‘Star Wars: The Rise of Skywalker’ Review: A Not-So-Grand Finale For the Skywalker Saga

✯½

It’s finally over, the Skywalker saga that began in 1977 with George Lucas’s Star Wars (or otherwise known as A New Hope), has finally ended with J. J. Abrams returning behind the camera to bring forth The Rise of Skywalker. One would already find themselves wondering where could the saga have gone following Rian Johnson’s radical approach to the series with The Last Jedi, which had divided many fans for betraying their image of the characters or the approach after having been reintroduced to them in The Force Awakens. In an attempt to hand the series back to those fans following the reception of The Last Jedi, The Rise of Skywalker concludes this long saga on a sour note.

Continue reading →

‘Triple Frontier’ Review: J. C. Chandor’s Most Expensive Film Bites More than It Can Chew

✯✯

J. C. Chandor’s filmography has only been shifting in scale in some sense but maybe not always to the most consistent of results. His fourth feature, being his first one in five years since A Most Violent Year happens to be his most expensive project yet, sadly also happens to be his worst feature to date. With how much Margin Call and All is Lost have managed to accomplish with what little they had around them, and despite A Most Violent Year showing promise for Chandor to go for much bigger projects, it seems like the increasing scale may also have gotten the worst of him too. Triple Frontier if anything seems so much more like a film that’s overwhelmed by its incredible scale rather than one that is able to work properly within what’s been given to Chandor, but there’s almost no control over what it is that he wants to show us here – so much to the point it even makes its more dramatic moments feel as if they’re not even capable of carrying any weight.

Continue reading →

The Fragmented Beauty of At Eternity’s Gate: A Review

✯✯✯✯

I thought for a minute that after Loving Vincent I would be put off from watching more films about the life of Vincent Van Gogh, yet Julian Schnabel comes out with a new take on the life of the troubled painter with At Eternity’s Gate. But there’s something about a mix like this that would only make a blend seem so incredibly tempting, and it’s made clear through the fact that Schnabel’s work had also been influenced by his own artistry as a painter, therefore his view of the very artistic process that would have allowed Vincent Van Gogh to become so distinctive would have that added touch of being told by another artist in that same regard. Schnabel’s mindset as a painter also adds yet another dimension to exploring the troubled psychology of an artist like Vincent Van Gogh, because it’s be difficult enough to describe what went on in his mind. But perhaps it would only be fitting enough that the film about his own artistic vision would be equally baffling in that same measure and if there were anything else that allowed At Eternity’s Gate to become so mesmerizing, it would already come forward in Willem Dafoe’s portrayal of the artist.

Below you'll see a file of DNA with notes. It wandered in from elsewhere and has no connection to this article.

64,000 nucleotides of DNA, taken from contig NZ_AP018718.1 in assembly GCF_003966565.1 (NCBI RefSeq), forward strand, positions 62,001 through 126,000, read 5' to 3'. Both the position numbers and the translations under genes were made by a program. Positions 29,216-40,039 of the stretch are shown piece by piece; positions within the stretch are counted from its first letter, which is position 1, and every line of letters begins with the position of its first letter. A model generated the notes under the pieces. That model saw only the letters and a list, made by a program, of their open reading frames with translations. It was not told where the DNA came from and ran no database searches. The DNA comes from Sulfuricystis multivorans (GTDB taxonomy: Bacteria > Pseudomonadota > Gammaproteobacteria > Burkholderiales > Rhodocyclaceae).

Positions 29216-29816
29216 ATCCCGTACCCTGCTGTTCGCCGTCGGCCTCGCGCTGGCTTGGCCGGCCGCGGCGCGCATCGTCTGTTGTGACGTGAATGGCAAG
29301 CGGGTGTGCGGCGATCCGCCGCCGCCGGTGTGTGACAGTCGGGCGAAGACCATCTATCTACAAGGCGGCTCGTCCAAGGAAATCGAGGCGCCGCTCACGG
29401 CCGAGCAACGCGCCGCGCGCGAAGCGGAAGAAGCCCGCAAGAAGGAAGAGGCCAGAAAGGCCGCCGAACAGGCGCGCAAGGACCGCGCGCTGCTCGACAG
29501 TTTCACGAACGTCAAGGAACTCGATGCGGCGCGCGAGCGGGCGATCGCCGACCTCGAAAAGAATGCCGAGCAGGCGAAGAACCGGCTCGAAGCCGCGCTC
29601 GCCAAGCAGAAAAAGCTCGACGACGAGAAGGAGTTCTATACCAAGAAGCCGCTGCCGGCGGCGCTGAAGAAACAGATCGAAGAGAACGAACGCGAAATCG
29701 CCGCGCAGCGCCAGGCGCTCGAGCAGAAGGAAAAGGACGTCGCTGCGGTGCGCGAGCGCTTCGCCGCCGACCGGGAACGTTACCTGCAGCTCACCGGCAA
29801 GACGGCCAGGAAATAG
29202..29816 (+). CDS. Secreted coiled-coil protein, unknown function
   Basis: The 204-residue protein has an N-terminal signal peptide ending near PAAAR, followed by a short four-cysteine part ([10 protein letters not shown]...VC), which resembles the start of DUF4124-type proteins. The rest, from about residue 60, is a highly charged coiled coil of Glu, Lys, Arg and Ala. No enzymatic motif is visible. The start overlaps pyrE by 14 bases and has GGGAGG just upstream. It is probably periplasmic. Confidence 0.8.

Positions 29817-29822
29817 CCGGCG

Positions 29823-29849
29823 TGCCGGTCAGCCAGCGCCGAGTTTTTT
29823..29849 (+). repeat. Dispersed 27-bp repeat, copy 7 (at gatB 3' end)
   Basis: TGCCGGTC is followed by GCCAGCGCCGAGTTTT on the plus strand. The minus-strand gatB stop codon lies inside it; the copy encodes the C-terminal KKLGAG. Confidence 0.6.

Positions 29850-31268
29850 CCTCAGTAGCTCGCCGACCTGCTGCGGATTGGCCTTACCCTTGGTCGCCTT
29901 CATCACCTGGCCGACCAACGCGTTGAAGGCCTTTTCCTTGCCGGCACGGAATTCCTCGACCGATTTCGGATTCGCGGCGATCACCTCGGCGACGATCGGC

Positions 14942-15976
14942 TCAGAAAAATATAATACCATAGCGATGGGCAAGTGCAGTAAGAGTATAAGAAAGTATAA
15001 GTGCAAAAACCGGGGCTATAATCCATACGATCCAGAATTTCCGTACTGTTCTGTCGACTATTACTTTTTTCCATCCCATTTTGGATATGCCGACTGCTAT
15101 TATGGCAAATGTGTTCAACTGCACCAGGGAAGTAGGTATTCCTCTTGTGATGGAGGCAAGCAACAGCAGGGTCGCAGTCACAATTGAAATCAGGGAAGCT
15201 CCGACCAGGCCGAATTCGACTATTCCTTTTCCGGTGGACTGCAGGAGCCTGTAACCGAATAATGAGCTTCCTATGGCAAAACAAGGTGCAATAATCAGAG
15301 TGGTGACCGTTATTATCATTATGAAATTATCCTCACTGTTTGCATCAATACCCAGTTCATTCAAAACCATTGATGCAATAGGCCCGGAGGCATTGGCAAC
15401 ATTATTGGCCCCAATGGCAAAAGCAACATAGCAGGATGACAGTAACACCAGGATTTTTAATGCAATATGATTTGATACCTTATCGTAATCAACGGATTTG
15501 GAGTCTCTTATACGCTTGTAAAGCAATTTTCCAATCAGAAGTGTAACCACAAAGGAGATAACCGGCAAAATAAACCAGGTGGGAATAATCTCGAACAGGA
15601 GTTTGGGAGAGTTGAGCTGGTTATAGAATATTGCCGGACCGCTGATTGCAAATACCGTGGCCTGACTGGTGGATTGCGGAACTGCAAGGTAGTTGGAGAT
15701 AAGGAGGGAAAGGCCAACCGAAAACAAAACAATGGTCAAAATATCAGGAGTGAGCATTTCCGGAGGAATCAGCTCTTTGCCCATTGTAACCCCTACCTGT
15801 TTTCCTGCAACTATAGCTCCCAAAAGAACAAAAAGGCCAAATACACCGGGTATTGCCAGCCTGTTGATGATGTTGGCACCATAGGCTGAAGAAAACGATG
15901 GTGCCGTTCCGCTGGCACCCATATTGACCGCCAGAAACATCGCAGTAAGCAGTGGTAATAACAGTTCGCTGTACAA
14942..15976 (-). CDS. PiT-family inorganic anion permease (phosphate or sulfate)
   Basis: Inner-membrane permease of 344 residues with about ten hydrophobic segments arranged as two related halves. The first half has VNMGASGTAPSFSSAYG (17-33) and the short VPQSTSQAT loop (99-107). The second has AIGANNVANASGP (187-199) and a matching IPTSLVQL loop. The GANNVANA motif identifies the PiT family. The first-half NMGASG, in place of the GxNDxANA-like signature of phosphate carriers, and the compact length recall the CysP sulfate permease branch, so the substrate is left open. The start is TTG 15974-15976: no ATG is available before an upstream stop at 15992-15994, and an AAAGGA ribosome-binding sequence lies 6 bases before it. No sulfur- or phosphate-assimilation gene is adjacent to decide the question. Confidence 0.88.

Continue reading →

Star Wars: The Last Jedi – Review

✯✯✯✯

Rian Johnson’s latest film, a Star Wars film for the matter – isn’t the sort that one would expect him to pull off, but even for those who have stuck so closely with the Star Wars franchise, they didn’t get the same story that they would have wanted. If The Force Awakens only was the welcoming return for the franchise to the big screen after George Lucas’s prequel trilogy has come to an end, through the reintroduction of nostalgia – then what Rian Johnson has set his audience in store for is more possibility, all from the fact that he of all people had went behind what we would want to recognize on the surface as a Star Wars film. But nevertheless if this film were proof of anything, it would be that Star Wars finds its way of speaking to many generations over the years.

Continue reading →

Annihilation – Review

✯✯✯✯

Annihilation is a strange product, the sort that would be expected from Alex Garland after Ex Machina – but maybe for the very best at the same time. I’ve admittedly never always been sold in on Alex Garland, so it was one among many reasons that I was unsure as to how Annihilation would have turned out for me, although what I still find fitting enough to say about it is that it’s a commendable effort. Nevertheless I think it’s only fitting that the experience that Annihilation is set to provide will be discomforting for the senses from start to finish, even if I’m not exactly sure I would say that everything about it works. Nonetheless I feel bad for those who won’t be able to witness it on the big screen as per their own wishes, but alas the experience it is set to provide is one not to be easily forgotten.

Continue reading →

Suburbicon – Review

✯½

How exactly can one describe what Suburbicon is about? Is it a satire of the ideal “peaceful neighbourhood community” along the lines of Pleasantville? In some sense, but maybe you can also give Suburbicon the fitting name of Unpleasantville in the meantime. At the same time, it also happens to be a commentary on race relations in America, as they call themselves the “greatest nation on Earth.” But not until it is also a murder mystery about one family, and what it leaves on a mild-mannered man, his son, and the boy’s aunt. It’s easy to ask oneself how all of these three manage to tie up together with one another and the only way you can answer it is by saying that Suburbicon tries to be all three at once and ends up becoming a much bigger mess.

Continue reading →